Work progressing on new Church protocols, safeguarding structure

Expert groups will carry forward the work of creating a national system for handling complaints of sexual abuse and the establishment of a national office to oversee safeguarding within the Church.

At their plenary meeting this month, and in conversation with the leaders of religious institutes and other canonical stewards of Church ministries, the Australian Catholic Bishops Conference reviewed progress on developing the National Response Protocol.

Conference president Archbishop Mark Coleridge said a “whole-of-Church” approach for handling complaints of sexual abuse and other misconduct will create the best outcomes for people bringing forward complaints and those responsible for responding to them.

“The bishops are grateful that, along with Catholic Religious Australia and the Association of Ministerial Public Juridic Persons, there is a common purpose and a shared vision for a national framework,” he said.

“Existing methods of responding to allegations have their strengths, but the new National Response Protocol will create a nationally consistent process whether someone brings a complaint to a regional diocese, a religious institute or metropolitan archdiocese.”

Archbishop Coleridge said the protocol was drafted with input from many stakeholders, including survivors and their supporters. The new liaison group will undertake additional consultation.

The group comprises experts in professional standards, safeguarding, pastoral care, complaints management, civil and canon law, and ecclesiology.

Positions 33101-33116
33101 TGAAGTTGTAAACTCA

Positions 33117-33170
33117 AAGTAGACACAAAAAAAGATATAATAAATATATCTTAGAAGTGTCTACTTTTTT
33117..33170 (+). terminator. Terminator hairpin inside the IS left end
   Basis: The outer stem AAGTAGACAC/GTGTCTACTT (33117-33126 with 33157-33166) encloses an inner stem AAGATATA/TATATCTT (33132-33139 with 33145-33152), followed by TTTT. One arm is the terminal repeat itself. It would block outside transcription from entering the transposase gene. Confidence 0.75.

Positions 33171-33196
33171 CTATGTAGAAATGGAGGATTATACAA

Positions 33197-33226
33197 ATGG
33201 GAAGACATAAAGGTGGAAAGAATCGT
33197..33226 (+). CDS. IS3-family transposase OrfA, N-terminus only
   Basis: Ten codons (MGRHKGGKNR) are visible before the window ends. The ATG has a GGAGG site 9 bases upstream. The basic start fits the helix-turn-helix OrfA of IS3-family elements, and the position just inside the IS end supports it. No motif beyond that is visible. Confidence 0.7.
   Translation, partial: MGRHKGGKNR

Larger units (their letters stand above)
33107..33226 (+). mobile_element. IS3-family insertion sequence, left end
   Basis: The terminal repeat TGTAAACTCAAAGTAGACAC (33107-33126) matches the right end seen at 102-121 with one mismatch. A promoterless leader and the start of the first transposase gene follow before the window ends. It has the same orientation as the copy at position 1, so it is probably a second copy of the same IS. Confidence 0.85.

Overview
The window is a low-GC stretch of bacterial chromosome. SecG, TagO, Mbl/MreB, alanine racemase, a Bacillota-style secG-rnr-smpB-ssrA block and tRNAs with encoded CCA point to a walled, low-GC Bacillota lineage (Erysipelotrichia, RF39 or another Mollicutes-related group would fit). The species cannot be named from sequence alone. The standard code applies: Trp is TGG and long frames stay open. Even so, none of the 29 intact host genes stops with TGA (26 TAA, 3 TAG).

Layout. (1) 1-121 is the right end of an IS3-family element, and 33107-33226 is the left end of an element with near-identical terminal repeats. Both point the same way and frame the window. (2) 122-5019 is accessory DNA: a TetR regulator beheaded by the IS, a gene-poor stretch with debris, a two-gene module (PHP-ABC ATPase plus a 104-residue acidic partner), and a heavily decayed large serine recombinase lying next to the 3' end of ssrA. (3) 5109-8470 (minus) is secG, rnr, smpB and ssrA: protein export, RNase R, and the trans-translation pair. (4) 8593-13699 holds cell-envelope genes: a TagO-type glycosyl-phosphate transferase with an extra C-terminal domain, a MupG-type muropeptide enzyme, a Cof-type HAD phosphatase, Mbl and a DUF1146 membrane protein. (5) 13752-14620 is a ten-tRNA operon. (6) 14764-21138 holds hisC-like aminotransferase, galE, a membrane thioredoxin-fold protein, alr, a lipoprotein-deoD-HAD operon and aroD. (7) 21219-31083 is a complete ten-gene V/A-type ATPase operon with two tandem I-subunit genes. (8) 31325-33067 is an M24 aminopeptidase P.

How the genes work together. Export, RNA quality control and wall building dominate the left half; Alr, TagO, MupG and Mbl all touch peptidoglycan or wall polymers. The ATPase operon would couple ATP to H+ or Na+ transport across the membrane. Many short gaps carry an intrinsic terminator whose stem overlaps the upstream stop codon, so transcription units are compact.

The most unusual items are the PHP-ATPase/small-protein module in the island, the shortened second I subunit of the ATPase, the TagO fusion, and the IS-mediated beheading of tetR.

The Bishops Conference also considered a report on the establishment of a national structure to incorporate the various tasks carried out by a number of organisations in the areas of safeguarding, child protection, complaints management and education.

“The Church – whether within dioceses, provinces, religious institutes or at the national level – has established many offices over the past three or four decades to respond to complaints of sexual abuse, and their work is critical,” Archbishop Coleridge said.

“What we know, though, is that there is duplication in some places, including some overlap with government agencies, and there are questions about the appropriate level of delivery: local, provincial, state or territory, or national.”

Archbishop Coleridge said that the report received earlier this month addresses many of those issues. It will help a new reference group focus its work, including ongoing discussion with existing offices and agencies, and lead to the establishment of a new body that will incorporate the functions of various other entities into a single national office.

The group brings together lay people, religious and priests with expertise in social service delivery, safeguarding, professional standards, governance, finance and canon and civil law.

Archbishop Coleridge expressed his gratitude to the groups that presented their reports on the two matters, saying “their high-quality work has set us on the path to a more effective approach for the benefit of the whole community”.